SHOWRUNNER'S SHELF

Westworld?s Jonah Nolan, Lisa Joy and the Writers Who Inspire Them

By Ashley Morton

Harari, Blake and Vonnegut are just a few of the names on their must-read list.

With a unique mythology, literary references galore and nuanced narratives, the epic drama Westworld is a bibliophile?s dream. Showrunners Jonah Nolan and Lisa Joy share some of the writers and stories that inspired Season 2.


The author who?s included in the series: Kurt Vonnegut

Books: The Sirens of Titan and Slaughterhouse-Five

Satirical sci-fi writer Kurt Vonnegut is ?a huge favorite? of Joy?s. ?There are references to his novels throughout the show,? she shares. ?I put a copy of Silence of Titan in the episode I directed [Season 2, Episode 4 ?The Riddle of the Sphinx?]. There are some visual references and allusions to Slaughterhouse-Five within the series. That?s a marvel of a book.?


The poet who explores good and evil: William Blake

Poem: ?Auguries of Innocence?

?The line about holding eternity in the palm of your hand reminds me of the hosts -- these eternal immortal creatures, who have lived through so many lives and never changed. What must the world look like to them? They must experience such a balance of goodness and evil, and violence and bliss.?


The author who will make you think...and then think about why you think: Yuval Noah Harari

Books: Homo Deus: A Brief History of Tomorrow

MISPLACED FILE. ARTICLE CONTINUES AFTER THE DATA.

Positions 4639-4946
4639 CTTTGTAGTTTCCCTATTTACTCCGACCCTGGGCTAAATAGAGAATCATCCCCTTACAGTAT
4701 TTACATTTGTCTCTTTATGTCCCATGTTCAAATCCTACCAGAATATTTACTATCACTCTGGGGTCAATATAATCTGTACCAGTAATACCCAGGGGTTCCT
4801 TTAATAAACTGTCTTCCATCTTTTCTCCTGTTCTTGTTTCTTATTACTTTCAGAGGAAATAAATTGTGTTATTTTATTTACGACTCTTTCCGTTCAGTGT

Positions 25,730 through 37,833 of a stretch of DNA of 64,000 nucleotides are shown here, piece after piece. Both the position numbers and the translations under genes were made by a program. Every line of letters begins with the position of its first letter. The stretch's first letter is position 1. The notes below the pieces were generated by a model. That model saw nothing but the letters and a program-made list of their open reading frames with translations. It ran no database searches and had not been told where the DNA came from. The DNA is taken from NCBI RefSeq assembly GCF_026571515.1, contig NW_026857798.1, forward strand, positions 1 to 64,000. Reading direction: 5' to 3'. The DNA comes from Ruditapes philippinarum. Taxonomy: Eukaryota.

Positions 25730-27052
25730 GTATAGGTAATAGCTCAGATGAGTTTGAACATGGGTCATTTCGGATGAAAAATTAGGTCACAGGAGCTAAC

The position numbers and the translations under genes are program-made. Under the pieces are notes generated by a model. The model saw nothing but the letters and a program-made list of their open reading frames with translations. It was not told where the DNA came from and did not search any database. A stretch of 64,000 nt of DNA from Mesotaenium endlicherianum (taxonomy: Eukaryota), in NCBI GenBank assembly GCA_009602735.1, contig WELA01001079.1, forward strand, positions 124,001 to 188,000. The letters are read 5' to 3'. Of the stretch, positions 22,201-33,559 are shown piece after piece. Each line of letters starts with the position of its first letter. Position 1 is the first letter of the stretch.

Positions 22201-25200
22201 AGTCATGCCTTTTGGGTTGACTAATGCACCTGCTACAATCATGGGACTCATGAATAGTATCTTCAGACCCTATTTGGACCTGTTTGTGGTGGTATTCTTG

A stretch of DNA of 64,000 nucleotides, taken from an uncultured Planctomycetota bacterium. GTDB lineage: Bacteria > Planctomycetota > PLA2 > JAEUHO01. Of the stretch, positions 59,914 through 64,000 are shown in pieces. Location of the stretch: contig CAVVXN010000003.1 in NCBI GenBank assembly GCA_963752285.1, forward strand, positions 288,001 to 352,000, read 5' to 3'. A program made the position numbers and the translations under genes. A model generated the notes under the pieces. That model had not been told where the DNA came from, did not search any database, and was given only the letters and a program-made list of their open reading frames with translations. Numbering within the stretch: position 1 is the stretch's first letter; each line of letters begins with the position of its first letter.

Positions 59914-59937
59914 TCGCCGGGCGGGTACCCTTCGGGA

?It?s a fascinating follow-up to Harari?s book Sapiens,? Nolan notes, ?and the text has informed an awful lot of our pessimism about the human animal. Both books deal with the development of the human mind and culture as an artifact of the process where homo sapiens sort of wandered out of Africa, armed with a tool that no other creature had ? language and an ability to share ideas back and forth.?

?His books are about human intelligence and the limitations of it,? continues Nolan. ?He?s not an author who seems particularly taken with the human condition, but looks at it with a very balanced eye.?


The poet who will stay with you: Rita Dove

Book: Mother Love

Joy drew inspiration from a book of Dove?s poetry once given to her by a high school teacher. ?It stuck with me all these years,? she says. ?It?s the story of [Greek mythological figures] Demeter and Persephone and their relationship when Persephone gets taken to the Underworld. Demeter can?t get her daughter back. The way in which she yearns for her ? and wants to scorch the earth for her ? has a lot of resonance for me in thinking about Maeve?s arc with her daughter, and the suffering of a mother whose family is torn asunder.?


The author who will make you cry: Kazuo Ishiguro

Books: Never Let Me Go and The Remains of the Day

?Never Let Me Go left me weeping at the end,? Joy confesses. ?It?s about people who are treated as less than people, trying to find their way in a world that is not meant for them to inherit. The parallels between their story and our hosts? predicament are really striking.?

?Ishiguro?s work speaks to me,? Joy continues, ?as he captures this reserve and quiet longing in many of his novels ? including The Remains of the Day. That sense of yearning and self-denial reminds me of Jeffrey Wright?s performance as Bernard. Bernard holds himself back both as a host and a human, but there?s this deep well of feeling beneath the surface. It?s the same for Man in Black. These characters act very controlled, but you can see the animal roiling underneath begging to be let out.?


The author you might not expect: Mo Willems

Book: We Are in a Book from The Elephant & Piggie series

?It?s one of our daughter?s favorite series,? Nolan explains. ?We threw in a lot of references, specifically to We Are in a Book, which is one of the most deliciously meta narratives I have ever encountered.?

Find more book suggestions on the Reading Is Lit page or head to Westworld to discover more about the series.